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Coronavirus: How Does Quarantine Affect Your Mental Health?

The novel coronavirus (COVID-19) outbreak has brought the whole world to a halt as almost all the countries are struggling to maintain their daily routine by quarantining themselves. Experts warn this prolonged isolation may trigger or worsen mental health problems.

Now that most countries are under lockdown to fight the pandemic, there is one section of people who are struggling with the lack of freedom, social activities, fresh air and exercise, making them bored and lonely. This can have an impact on people's mental well-being, which should not be overlooked.


What Is Quarantine?

The Centers for Disease Control and Prevention (CDC) defines quarantine as the separation and restriction of the movement of people who were exposed to a contagious disease to see if they become sick.

Coronavirus: What You Need To Know About Self-quarantine


How Quarantine Affects Mental Health?

There is a lot of uncertainty and stress lingering during the pandemic. Thinking about how to spend your time during your quarantine days can take a serious toll on your mental health. Quarantine has an impact on three important elements of mental health - emotional well-being, psychological well-being and social well-being [1].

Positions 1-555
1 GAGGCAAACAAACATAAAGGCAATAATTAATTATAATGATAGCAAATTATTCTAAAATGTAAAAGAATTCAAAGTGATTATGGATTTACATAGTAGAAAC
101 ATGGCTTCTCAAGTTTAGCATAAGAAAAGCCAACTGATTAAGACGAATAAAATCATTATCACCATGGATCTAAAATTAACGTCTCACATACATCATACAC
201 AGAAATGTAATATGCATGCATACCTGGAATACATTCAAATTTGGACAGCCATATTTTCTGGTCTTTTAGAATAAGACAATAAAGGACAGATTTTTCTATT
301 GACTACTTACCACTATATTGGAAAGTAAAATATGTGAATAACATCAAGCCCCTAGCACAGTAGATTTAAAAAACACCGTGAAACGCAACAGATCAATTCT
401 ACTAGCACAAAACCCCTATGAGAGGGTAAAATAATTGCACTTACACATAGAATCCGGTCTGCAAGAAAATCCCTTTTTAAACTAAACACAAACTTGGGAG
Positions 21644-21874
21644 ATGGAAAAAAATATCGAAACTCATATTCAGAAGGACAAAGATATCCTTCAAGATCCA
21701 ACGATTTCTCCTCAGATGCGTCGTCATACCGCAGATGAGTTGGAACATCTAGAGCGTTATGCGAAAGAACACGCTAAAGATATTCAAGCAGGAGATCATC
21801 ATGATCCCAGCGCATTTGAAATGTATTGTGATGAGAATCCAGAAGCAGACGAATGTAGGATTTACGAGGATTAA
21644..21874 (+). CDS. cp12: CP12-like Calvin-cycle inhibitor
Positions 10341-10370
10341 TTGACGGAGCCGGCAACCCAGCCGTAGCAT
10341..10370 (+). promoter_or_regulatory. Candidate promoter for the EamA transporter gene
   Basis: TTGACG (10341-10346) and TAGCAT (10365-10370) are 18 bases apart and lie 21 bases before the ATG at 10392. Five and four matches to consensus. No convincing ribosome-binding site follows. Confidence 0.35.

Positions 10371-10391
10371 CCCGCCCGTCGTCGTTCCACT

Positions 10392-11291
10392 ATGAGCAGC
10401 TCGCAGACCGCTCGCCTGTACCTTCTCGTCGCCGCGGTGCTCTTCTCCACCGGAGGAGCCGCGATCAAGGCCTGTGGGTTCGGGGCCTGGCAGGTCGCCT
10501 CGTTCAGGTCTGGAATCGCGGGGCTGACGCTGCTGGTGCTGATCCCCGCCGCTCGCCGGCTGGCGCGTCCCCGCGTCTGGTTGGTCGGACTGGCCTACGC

The fact that quarantine has left many people being confined to their homes has led to an increase in several health risks. These include depressive symptoms, impaired cognitive function, poor sleep, poor heart health and low immunity.

Even though quarantine is temporary, brief periods of loneliness and isolation can have harmful consequences on your mental well-being.

A study published in the journal The Lancet showed that people who were in quarantine reported psychological symptoms, which includes depression, stress, low mood, insomnia, irritability, emotional disturbance, anger, post-traumatic stress symptoms and emotional exhaustion[2].

The psychological symptoms were triggered due to longer quarantine duration, inadequate information, inadequate supplies, boredom, frustration, infection fears, stigma and financial loss.

Another study examined the psychological impact of Severe Acute Respiratory Syndrome (SARS) outbreak that occurred in 2003. About 10 per cent of the people experienced post-traumatic stress symptoms (PTS) [3].

Long-term effects of quarantine were also seen three years after the SARS outbreak [2].

The psychological symptoms can be problematic only for people with pre-existing mental health problems.

Mental Health Effects Of Quarantine In Children

A study published in the journal The Lancet showed that children who were quarantined or isolated during pandemic diseases were more likely to develop grief, acute stress disorder and adjustment disorder. 30 per cent of the children who were quarantined or isolated developed post-traumatic stress disorder [4].

These psychological effects were seen in children who were quarantined due to close contact with infected COVID-19 individuals. Children who were quarantined at home with their parents or relatives had a lesser effect as compared to children who are separated from their caregivers and quarantined in local hospitals.